We should now be well into the warmer weather, summer officially begins on the 21st of this month and as I write this the sun is out and the heating isn’t on – summer could be here early!
The 9th June is Whit Sunday known as such because people being baptised on that day wore white clothes! The name we use more commonly is Pentecost Sunday. It is the day when we celebrate God sending the Holy Spirit. The disciples gathered in the upper room and they were frightened about being caught by the authorities and being put to death like Jesus had been and confused by all that had happened since that first Easter Sunday.
All these events are recorded for us in the gospels and Acts. We also have Paul’s letters in which he explains the gifts of the Spirit and how they are given so that we can share God’s love with the world.
But what do you think of this Holy Spirit? Is it something you’ve thought of at all? The Church has been split about the way the Holy Spirit is experienced and how the Spirit works in us. For some it is a powerful, transformational experience; things like prophecy and healing. Others experience it as the quiet inner strength that gives them the strength to fulfil the commission to love others. The most effective way of expressing this is St Paul’s first Letter to the Corinthians. 1 Corinthians 13:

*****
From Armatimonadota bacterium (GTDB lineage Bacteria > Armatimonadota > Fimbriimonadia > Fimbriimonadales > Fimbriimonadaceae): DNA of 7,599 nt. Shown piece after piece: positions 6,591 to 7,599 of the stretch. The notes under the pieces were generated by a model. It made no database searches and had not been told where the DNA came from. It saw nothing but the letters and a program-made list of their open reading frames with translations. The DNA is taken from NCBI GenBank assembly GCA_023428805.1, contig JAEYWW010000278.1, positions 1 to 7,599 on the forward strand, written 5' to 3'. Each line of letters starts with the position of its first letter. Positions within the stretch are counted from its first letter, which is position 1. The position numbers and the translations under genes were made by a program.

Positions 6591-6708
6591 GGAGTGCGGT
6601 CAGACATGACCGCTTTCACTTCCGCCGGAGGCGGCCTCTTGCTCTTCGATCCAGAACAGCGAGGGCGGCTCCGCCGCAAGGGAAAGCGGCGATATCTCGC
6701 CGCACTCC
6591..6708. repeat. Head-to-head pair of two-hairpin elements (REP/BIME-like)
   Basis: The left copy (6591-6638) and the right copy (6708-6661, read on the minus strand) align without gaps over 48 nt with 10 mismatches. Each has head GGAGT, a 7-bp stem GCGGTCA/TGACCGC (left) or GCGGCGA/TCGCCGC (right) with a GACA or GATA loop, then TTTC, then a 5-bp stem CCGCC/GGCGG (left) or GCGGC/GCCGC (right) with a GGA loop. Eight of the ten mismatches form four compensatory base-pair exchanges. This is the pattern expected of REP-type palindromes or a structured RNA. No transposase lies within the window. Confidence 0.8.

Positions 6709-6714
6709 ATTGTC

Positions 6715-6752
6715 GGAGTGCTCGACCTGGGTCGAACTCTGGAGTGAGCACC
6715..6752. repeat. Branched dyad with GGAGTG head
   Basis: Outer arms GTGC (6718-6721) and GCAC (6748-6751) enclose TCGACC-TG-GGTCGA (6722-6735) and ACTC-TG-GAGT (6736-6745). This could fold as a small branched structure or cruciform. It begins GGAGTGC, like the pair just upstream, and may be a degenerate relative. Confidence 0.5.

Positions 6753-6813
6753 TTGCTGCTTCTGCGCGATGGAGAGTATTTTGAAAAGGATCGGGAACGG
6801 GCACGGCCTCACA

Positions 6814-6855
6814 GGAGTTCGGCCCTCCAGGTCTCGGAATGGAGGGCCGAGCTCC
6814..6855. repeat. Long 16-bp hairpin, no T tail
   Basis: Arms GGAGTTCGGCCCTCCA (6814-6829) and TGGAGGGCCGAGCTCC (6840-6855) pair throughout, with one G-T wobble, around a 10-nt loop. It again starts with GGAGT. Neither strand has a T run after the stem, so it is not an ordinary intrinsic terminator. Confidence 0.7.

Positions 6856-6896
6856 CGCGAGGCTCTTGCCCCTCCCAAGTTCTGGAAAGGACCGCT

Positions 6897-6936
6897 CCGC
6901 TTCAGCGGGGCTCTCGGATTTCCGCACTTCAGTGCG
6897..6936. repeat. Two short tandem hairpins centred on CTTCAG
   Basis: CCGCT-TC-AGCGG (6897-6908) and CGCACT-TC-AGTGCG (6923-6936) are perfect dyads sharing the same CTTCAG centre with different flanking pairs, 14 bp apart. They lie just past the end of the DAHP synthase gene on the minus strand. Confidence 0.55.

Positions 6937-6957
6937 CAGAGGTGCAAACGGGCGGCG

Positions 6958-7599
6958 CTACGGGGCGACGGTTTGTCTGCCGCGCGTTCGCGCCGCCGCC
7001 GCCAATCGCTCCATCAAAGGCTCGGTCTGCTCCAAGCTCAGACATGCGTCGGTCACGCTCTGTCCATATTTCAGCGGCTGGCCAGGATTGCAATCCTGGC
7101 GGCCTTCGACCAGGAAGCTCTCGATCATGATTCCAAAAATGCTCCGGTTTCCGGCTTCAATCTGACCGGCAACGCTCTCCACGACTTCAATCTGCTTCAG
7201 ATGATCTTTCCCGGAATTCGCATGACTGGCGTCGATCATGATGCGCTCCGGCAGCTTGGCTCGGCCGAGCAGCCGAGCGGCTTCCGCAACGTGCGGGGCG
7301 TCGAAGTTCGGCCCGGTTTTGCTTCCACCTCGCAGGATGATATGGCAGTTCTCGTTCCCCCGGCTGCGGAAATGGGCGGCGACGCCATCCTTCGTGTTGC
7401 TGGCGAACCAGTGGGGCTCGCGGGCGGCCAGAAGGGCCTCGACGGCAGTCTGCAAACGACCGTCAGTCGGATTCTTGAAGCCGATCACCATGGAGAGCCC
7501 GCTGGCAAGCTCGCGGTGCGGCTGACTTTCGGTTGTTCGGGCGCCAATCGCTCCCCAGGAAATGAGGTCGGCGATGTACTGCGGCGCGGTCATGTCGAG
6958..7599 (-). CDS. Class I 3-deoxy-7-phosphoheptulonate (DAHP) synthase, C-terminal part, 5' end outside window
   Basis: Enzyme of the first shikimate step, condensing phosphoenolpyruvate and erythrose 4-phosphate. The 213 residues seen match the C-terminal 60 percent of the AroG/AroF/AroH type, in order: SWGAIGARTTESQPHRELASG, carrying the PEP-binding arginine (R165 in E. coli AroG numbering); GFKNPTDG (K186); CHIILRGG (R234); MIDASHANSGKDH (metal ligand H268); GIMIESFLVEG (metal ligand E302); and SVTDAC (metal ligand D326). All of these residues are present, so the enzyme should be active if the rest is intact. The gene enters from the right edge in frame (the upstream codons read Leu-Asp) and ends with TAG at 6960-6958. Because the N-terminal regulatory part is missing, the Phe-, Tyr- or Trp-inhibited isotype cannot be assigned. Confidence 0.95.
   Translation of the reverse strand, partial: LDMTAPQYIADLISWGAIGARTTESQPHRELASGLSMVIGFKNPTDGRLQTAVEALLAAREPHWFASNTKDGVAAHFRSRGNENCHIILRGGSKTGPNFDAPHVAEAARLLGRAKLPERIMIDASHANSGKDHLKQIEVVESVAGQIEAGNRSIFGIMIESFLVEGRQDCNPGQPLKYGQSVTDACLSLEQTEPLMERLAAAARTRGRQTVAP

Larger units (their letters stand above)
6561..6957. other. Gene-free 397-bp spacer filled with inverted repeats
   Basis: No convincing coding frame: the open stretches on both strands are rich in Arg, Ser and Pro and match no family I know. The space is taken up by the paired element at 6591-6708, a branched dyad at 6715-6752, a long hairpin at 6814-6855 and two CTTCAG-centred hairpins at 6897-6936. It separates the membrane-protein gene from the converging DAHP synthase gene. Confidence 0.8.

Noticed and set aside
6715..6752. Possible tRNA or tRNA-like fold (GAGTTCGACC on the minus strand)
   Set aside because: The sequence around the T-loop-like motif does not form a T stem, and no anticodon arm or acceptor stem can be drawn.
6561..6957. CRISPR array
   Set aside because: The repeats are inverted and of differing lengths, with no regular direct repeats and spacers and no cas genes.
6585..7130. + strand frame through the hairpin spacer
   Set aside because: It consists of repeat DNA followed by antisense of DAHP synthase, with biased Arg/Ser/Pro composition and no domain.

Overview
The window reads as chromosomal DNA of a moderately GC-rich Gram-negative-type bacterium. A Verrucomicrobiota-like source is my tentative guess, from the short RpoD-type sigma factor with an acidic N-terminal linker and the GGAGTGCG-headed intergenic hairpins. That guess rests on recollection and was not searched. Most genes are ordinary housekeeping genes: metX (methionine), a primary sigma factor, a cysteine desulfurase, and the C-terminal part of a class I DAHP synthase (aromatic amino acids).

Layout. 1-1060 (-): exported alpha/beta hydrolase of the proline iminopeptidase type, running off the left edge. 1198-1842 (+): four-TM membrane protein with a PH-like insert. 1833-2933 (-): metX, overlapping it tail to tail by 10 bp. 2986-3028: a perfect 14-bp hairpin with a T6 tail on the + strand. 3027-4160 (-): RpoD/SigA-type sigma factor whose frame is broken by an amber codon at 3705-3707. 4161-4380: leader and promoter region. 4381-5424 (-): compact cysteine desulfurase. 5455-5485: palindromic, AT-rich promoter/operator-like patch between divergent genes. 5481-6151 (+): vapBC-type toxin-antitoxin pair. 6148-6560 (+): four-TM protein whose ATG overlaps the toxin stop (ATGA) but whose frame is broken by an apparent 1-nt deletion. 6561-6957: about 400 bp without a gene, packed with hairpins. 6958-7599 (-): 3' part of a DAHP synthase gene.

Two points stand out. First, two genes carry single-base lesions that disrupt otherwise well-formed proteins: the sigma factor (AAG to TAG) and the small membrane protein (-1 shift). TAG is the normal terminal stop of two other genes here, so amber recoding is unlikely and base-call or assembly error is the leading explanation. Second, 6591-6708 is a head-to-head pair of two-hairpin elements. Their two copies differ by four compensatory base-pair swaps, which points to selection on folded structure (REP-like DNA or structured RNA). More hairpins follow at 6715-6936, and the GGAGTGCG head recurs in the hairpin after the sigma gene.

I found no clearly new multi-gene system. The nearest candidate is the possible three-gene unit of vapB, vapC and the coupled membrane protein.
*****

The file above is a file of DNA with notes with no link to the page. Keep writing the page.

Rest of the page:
“If I speak in the tongues of men or of angels, but do not have love, I am only a resounding gong or a clanging cymbal. If I have the gift of prophecy and can fathom all mysteries and all knowledge, and if I have a faith that can move mountains, but do not have love, I am nothing. If I give all I possess to the poor and give over my body to hardship that I may boast, but do not have love, I gain nothing.
Love is patient, love is kind. It does not envy, it does not boast, it is not proud. It does not dishonour others, it is not self-seeking, it is not easily angered, it keeps no record of wrongs. Love does not delight in evil but rejoices with the truth. It always protects, always trusts, always hopes, always perseveres.
Love never fails. But where there are prophecies, they will cease; where there are tongues, they will be stilled; where there is knowledge, it will pass away. For we know in part and we prophesy in part, but when completeness comes, what is in part disappears. When I was a child, I talked like a child, I thought like a child, I reasoned like a child. When I became a man, I put the ways of childhood behind me. For now, we see only a reflection as in a mirror; then we shall see face to face. Now I know in part; then I shall know fully, even as I am fully known.
And now these three remain: faith, hope and love. But the greatest of these is love.”
We all need the Spirit; the charismatic gifts given that show the awesome power of God to transform but we all also need that holy equipping to live out that calling to love in our every day lives; to love our spouse when we’ve had a tough day and they irritate us, our work colleagues when we disagree, the rough sleeper when life has dealt them a tough hand, the person who can just push our buttons and annoy us. So this Pentecost I pray the power of the Holy Spirit of you and over St. David’s; may you be loved and strengthened in order to love others and may we share that love together in Eastham.